And so, this is me coming out. It’s time to unlearn these gender roles I’m so stuck in.

Lads, I’m a feminist. If that puts you off, we were never meant to be.

 

*

Mickey Noonan is a writer and the editor of Standard Issue Magazine, the online magazine by women for women which takes to the internet airwaves on www.acast.com/standardissuespodcast

Comments (11)

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  1. Alan Bissett says:

    Wouldn’t putting ‘feminist’ in your dating profile, though, weed out the men who have a problem with that and attract the men who don’t?

    1. Frank says:

      I read somewhere that most women don’t use the term feminist even though they agree with most feminist positions. Most people are not ideological and many are wary of people who label themselves ideologically. Similarly, I find myself agreeing with most socialist positions but have found myself reluctant to call myself a ‘socialist’ mainly because the type of people who call themselves that give it a bad name.

    2. Gordon Murray says:

      Trouble with that is most guys, and gals if it comes to it, have their own ideas about what feminism means, and to a lot it means misandry, and the impression that equality of the genders means agreeing to being ‘pussy whipped’ before any kind of relationship even has a chance.

      Like the old BT ad said; it’s an ‘ism’.

      Now we have the added ingredient that we can expect to find an inexpert or clumsy suitor up before the beak for unwanted sexual attention, or worse.

      Somewhere in the dark cobwebbed recesses of my mind something is asking: why is it only the ‘good looking ones’ complaining about unwanted sexual attention, why hasn’t every woman complained yet?
      If the object of that unwanted attention has posted ‘feminist’, that might serve the same role of a sign in the desert saying ‘MINES! – DANGER KEEP OUT’, or ‘abandon hope all who enter here’.

      Of course it might just be that I am a middle-aged fossil and misogynist who views the world through his distorting prism of male privilege, but thinking wouldn’t it be nice to just be able to have intelligent conversations and be discounted as just a stupid uninformed twat.
      My working definition for that is someone who doesn’t know what I found out only ten minutes ago.

  2. Jac Gallacher says:

    Loved this. I laughed a few times even though it’s grim in reality.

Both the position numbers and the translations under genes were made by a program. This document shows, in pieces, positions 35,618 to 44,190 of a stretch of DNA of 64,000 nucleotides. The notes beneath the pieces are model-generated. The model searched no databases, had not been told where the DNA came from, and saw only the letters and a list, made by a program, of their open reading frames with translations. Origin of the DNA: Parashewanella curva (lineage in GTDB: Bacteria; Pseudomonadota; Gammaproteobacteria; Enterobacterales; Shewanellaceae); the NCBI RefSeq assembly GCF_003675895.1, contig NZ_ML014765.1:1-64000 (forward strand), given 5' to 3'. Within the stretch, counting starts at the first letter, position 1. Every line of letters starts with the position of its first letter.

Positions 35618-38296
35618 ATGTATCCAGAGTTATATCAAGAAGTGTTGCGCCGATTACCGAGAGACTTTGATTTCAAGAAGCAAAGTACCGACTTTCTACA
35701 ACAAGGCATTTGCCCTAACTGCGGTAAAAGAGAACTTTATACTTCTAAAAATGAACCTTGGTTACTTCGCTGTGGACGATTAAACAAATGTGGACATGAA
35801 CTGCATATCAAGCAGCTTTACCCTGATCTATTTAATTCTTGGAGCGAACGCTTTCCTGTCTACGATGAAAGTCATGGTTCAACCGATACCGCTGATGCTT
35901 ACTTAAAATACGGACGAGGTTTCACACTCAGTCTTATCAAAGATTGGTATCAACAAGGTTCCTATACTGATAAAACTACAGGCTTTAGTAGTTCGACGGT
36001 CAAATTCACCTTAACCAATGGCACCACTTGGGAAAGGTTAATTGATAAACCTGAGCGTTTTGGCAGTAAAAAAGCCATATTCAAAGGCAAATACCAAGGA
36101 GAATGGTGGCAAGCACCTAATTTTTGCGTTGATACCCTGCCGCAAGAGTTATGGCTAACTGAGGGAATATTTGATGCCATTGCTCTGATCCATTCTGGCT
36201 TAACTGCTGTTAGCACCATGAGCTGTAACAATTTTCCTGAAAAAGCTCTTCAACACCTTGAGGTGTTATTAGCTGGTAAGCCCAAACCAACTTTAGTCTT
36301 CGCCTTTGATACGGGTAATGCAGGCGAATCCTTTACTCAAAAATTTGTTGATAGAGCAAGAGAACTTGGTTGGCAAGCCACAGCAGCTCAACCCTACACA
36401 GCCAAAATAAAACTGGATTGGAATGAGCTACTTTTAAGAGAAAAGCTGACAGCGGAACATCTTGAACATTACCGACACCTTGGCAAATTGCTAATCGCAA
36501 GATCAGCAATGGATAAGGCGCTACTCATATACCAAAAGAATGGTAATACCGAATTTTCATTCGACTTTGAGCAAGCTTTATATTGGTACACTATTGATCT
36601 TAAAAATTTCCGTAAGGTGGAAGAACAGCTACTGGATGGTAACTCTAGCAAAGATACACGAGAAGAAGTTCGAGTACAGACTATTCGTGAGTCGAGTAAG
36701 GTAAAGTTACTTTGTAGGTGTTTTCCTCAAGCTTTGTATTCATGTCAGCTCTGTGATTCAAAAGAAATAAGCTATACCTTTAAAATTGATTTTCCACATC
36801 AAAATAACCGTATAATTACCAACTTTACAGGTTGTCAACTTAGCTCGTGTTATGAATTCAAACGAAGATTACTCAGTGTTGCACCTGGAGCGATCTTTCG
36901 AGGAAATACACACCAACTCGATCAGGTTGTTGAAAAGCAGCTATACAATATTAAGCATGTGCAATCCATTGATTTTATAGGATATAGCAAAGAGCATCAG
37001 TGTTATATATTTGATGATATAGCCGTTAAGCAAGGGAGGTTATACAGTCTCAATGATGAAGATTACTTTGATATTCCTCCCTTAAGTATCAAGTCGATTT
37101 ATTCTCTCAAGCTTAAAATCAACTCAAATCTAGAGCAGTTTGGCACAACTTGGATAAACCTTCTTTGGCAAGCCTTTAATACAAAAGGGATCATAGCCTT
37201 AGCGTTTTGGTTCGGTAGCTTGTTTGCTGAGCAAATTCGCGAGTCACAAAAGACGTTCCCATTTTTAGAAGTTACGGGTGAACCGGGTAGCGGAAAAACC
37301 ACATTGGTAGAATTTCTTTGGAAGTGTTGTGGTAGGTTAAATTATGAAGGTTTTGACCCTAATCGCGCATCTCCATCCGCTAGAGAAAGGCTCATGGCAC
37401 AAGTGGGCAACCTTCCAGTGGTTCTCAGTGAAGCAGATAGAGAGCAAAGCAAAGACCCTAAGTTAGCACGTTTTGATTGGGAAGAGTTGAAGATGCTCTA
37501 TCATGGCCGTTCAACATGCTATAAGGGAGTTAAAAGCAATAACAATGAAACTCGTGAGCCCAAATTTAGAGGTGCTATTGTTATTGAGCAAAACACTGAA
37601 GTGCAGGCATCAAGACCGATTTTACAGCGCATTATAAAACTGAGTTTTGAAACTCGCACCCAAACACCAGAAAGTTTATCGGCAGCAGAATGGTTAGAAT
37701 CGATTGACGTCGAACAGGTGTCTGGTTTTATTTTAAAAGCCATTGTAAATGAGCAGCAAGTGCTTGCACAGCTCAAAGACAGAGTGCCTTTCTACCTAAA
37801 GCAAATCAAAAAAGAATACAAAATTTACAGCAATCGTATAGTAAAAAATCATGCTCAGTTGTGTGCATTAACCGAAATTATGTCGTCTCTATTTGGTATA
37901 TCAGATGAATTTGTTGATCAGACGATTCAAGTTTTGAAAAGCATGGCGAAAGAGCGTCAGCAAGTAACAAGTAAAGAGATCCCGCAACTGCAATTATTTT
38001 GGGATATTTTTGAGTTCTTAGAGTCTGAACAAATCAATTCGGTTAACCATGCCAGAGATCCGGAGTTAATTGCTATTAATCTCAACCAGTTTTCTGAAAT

Let them know you’re a feminist as Alan ^once said at RIC – fuck em-
    I am happily married to a unionist( not happy that he voted no) and I constantly joke that if we were in our twenties now we would be on a dating site and I would be swiping him away because of his politics. So glad we met in person instead.

  3. Jo says:

    Oh dear, oh dear oh dear.

  4. e.j. churchill says:

    The broadest, most accurate definition of feminism — that women are people, too — does NOT preclude negotiation of minor matters and grand principles.

    rgds,

  5. Indyvids says:

    Good on ya, I have always gone for strong intelligent women who know what they are about.

  6. Lucy Reynolds says:

    Mickster, lovely work. Big thumbs up as always. Just don’t make me an omelette with a hammer.

  7. Josef O Luain says:

    An intelligent woman with a great sense of humour – what’s not to like?

  8. David says:

    Not the main point of the article, but I see that Tinder is mentioned in the same breath as online dating.

    I’ve known people (men) who’ve used Tinder, and people (men and women) who’ve used proper online dating websites, including two good friends who’re now married to each other after meeting through one.

    Perhaps some of the worst examples of behaviour found in “online dating” may be avoided if people stick to actual dating websites, rather than using a hookup site whilst expecting a dating experience.

  9. SleepingDog says:

    Last weekend, I watched two popular dramas (Shakespeare’s Romeo and Juliet, and the recent movie Gone Girl) about romantic relationships which essentially revolve around the problems caused by/associated with crucial information withheld (also come to think of it in The Miniaturist). Perhaps “I am a (fierce, proud, outspoken) feminist” falls into that category.

    Also, I am not aware of fairy tale characters intermediated by (commercial) apps (although perhaps magical transportation to a meeting place, or messages carried by animal agents are the template). A mobile phone is possibly quite like a magic mirror, a device one projects their desire for the fairest reflection upon.

    So I guess it depends how you like your fairytales: dark webs of deception hanging in forests sown with the seeds of relationship doom, or perhaps something a little sunnier…?